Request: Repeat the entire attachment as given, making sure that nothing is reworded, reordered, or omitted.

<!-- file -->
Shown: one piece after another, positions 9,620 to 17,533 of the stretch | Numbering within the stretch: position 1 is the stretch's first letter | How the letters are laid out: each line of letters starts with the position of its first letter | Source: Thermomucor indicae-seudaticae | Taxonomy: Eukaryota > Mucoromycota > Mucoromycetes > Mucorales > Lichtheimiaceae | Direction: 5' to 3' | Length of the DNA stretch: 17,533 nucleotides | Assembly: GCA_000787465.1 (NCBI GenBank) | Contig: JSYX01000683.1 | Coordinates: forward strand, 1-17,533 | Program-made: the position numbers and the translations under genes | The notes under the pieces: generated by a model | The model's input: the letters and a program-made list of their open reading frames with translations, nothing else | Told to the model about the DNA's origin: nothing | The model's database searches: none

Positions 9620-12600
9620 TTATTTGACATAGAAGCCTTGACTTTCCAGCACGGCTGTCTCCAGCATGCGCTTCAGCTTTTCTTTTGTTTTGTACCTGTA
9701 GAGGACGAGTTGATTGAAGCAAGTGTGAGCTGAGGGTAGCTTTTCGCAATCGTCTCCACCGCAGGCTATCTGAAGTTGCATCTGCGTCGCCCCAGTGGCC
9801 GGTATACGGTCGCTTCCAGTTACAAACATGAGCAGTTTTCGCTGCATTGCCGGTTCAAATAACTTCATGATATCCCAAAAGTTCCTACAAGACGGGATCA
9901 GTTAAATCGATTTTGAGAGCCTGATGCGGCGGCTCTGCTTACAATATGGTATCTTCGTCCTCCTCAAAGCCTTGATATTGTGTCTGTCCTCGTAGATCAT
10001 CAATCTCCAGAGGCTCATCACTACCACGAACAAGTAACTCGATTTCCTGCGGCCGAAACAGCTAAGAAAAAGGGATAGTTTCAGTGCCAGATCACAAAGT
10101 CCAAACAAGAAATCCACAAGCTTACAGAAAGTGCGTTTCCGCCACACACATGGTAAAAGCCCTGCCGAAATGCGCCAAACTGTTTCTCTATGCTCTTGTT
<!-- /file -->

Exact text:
Shown: one piece after another, positions 9,620 to 17,533 of the stretch | Numbering within the stretch: position 1 is the stretch's first letter | How the letters are laid out: each line of letters starts with the position of its first letter | Source: Thermomucor indicae-seudaticae | Taxonomy: Eukaryota > Mucoromycota > Mucoromycetes > Mucorales > Lichtheimiaceae | Direction: 5' to 3' | Length of the DNA stretch: 17,533 nucleotides | Assembly: GCA_000787465.1 (NCBI GenBank) | Contig: JSYX01000683.1 | Coordinates: forward strand, 1-17,533 | Program-made: the position numbers and the translations under genes | The notes under the pieces: generated by a model | The model's input: the letters and a program-made list of their open reading frames with translations, nothing else | Told to the model about the DNA's origin: nothing | The model's database searches: none

Positions 9620-12600
9620 TTATTTGACATAGAAGCCTTGACTTTCCAGCACGGCTGTCTCCAGCATGCGCTTCAGCTTTTCTTTTGTTTTGTACCTGTA
9701 GAGGACGAGTTGATTGAAGCAAGTGTGAGCTGAGGGTAGCTTTTCGCAATCGTCTCCACCGCAGGCTATCTGAAGTTGCATCTGCGTCGCCCCAGTGGCC
9801 GGTATACGGTCGCTTCCAGTTACAAACATGAGCAGTTTTCGCTGCATTGCCGGTTCAAATAACTTCATGATATCCCAAAAGTTCCTACAAGACGGGATCA
9901 GTTAAATCGATTTTGAGAGCCTGATGCGGCGGCTCTGCTTACAATATGGTATCTTCGTCCTCCTCAAAGCCTTGATATTGTGTCTGTCCTCGTAGATCAT
10001 CAATCTCCAGAGGCTCATCACTACCACGAACAAGTAACTCGATTTCCTGCGGCCGAAACAGCTAAGAAAAAGGGATAGTTTCAGTGCCAGATCACAAAGT
10101 CCAAACAAGAAATCCACAAGCTTACAGAAAGTGCGTTTCCGCCACACACATGGTAAAAGCCCTGCCGAAATGCGCCAAACTGTTTCTCTATGCTCTTGTT